Sandstorms What are the known health effects? Very limited data regarding direct health effects. Reasonably good evidence that individuals with chronic pulmonary and/or cardiac disease are at increased risk of exacerbation during or shortly after exposure to sandstorms. There is anecdotal evidence of the development of reactive airway disease following exposure to sandstorms, with a variable time to onset. Additional investigations are continuing.
Burn Pits What is this Substance? Military burns all waste, including paper, wood, metal, chemical, vegetable, human, etc. many burn pits operated 24/7. As large as 100 acres. Sampling reveals multiple contaminants in very low levels*. How might a Veteran have been exposed? Working or being billeted downwind Most actual operators were/are contractors Regulations about what should not be burned, but…
Burn Pits What are the known health effects? Very limited data regarding direct health effects. Reasonably good evidence that individuals with chronic pulmonary and/or cardiac disease are at increased risk of exacerbation during or shortly after exposure to sandstorms. There is anecdotal evidence of the development of reactive airway disease following exposure to sandstorms, with a variable time to onset. Additional investigations are continuing.
Particulate Size From an occupational and environmental health point of view, dust is classified by size into three primary categories: Respirable Dust Inhalable Dust Total Dust
Particulate Size Respirable Dust Dust particles that are small enough to penetrate the nose and upper respiratory system and deep into the lungs. These are generally beyond the body's natural clearance mechanisms of cilia and mucous and are more likely to be retained. In a mixed size sample, the percent of particles by size that is respirable is: 2.0 μm2.5 μm3.5 μm5.0 μm10.0 μm 90%75%50%25%0%
Particulate Size Inhalable Dust The EPA describes inhalable dust as that size fraction of dust which enters the body, but is trapped in the nose, throat, and upper respiratory tract. The median aerodynamic diameter of this dust is about 10 µm. Total Dust Total dust includes all airborne particles, regardless of their size or composition.
Characterizing mineral dusts and other aerosols from the Middle East--Part 1: ambient sampling Engelbrecht JP, et al. Inhalational Toxicology 2009 Feb;21(4): The purpose of the Enhanced Particulate Matter Surveillance Program was to provide scientifically founded information on the chemical and physical properties of dust collected over a period of approximately 1 year in Djibouti, Afghanistan, Qatar, United Arab Emirates, Iraq, and Kuwait. This study shows the three main air pollutant types to be geological dust, smoke from burn pits, and heavy metal condensates (possibly from metals smelting and battery manufacturing facilities). Non- storm events resulted in elevated trace metal concentrations.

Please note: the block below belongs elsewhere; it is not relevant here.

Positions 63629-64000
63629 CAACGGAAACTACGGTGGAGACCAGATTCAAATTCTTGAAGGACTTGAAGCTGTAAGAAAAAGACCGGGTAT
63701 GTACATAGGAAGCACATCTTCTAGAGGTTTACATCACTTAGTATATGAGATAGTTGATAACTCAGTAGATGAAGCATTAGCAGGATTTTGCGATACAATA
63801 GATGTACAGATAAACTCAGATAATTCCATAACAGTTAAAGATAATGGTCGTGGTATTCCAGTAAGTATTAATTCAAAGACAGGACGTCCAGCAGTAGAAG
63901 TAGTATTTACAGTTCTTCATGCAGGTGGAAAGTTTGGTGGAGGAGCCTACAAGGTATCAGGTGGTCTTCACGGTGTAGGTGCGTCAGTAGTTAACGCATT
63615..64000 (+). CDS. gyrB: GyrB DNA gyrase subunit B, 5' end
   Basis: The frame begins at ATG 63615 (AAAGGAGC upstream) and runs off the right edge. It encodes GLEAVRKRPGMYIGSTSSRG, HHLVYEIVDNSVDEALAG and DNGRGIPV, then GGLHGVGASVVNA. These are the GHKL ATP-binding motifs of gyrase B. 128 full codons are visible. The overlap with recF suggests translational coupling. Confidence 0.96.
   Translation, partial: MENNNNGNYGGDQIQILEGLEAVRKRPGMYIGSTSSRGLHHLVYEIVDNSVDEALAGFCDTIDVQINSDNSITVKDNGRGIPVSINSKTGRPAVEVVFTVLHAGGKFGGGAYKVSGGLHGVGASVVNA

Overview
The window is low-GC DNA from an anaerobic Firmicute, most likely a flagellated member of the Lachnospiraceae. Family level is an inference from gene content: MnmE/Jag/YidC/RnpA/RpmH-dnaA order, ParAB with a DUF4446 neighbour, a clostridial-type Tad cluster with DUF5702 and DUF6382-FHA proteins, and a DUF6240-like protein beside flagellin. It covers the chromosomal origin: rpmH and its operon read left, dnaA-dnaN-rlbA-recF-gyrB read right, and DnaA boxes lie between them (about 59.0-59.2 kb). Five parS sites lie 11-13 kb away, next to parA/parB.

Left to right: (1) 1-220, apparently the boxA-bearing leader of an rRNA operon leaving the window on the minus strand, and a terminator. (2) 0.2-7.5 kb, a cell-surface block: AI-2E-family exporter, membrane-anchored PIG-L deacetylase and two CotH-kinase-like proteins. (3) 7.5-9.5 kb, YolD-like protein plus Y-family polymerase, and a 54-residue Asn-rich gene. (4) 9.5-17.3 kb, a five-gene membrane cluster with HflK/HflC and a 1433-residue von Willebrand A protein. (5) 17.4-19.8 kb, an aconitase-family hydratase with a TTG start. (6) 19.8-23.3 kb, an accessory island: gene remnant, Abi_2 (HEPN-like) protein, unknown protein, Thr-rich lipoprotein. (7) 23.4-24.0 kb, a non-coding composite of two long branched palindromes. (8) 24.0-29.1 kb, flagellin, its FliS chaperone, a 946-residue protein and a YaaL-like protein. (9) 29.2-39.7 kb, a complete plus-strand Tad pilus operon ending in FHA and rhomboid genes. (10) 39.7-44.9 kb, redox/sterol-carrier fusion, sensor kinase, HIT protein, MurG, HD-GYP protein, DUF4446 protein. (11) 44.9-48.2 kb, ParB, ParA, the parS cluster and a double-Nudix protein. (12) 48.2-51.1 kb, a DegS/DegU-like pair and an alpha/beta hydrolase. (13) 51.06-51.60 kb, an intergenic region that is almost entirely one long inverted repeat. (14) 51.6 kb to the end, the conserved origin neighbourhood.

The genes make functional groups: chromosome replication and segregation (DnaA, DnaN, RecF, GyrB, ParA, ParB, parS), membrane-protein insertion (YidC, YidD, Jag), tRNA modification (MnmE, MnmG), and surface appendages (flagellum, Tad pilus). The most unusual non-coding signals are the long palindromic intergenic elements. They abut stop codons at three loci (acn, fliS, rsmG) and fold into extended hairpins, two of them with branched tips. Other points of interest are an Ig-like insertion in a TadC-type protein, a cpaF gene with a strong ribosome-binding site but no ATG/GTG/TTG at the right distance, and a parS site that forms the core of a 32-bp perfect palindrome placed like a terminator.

The Occurrence, Recrudescence, and Worsening of Asthma in a Population of Young Adults: Impact of Varying Types of Occupation Katz I, et al. Chest 1999:116; (http://chestjournals.org/cgi/content/abstract/116/3/614)http://chestjournals.org/cgi/content/abstract/116/3/614 Service in Combat Units (CUs) was associated with an increased frequency of exacerbation of asthma among recruits with previous disease and with the appearance of disease de novo. “Normal” conscripts with a history of childhood asthma are at a higher risk of developing overt asthma when compared to subjects with no such history. We found a 25% relative excess of incident cases of asthma in soldiers posted in Maintenance Units (MUs) compared to those performing clerical tasks (CTs) [(0.8 to 0.6%)/0.8%]. Of a total of 59,058 recruits, 1.0% developed asthma during the 30 months of this study; of those in CUs, 1.2% developed asthma; of those in MUs, 0.8% developed asthma; and of those CTs, 0.6% developed asthma.
Newly reported respiratory symptoms and conditions among military personnel deployed to Iraq and Afghanistan: a prospective population-based study Smith B, et al. American Journal of Epidemiology, 2009, Naval Health Research Center (NHRC) Data on 46,077 Millennium Cohort Study participants who completed baseline (July 2001–June 2003) and follow-up (June2004–February 2006) Questionnaires were used to investigate: Respiratory symptoms (persistent or recurring cough or shortness of breath) Chronic bronchitis or emphysema Asthma
Smith et al Deployers had a higher rate of newly reported respiratory symptoms than nondeployers (14% vs. 10%) Similar rates of (HCP diagnosed) chronic bronchitis or emphysema (1% vs. 1%) and asthma (1% vs. 1%) were observed Deployment was associated with respiratory symptoms in both Army (adjusted odds ratio 1.73, 95% confidence interval: 1.57, 1.91) and Marine Corps (adjusted odds ratio 1.49, 95% confidence interval: 1.06, 2.08) personnel, independently of smoking status Deployment length was linearly associated with increased symptom reporting in Army personnel (P < ).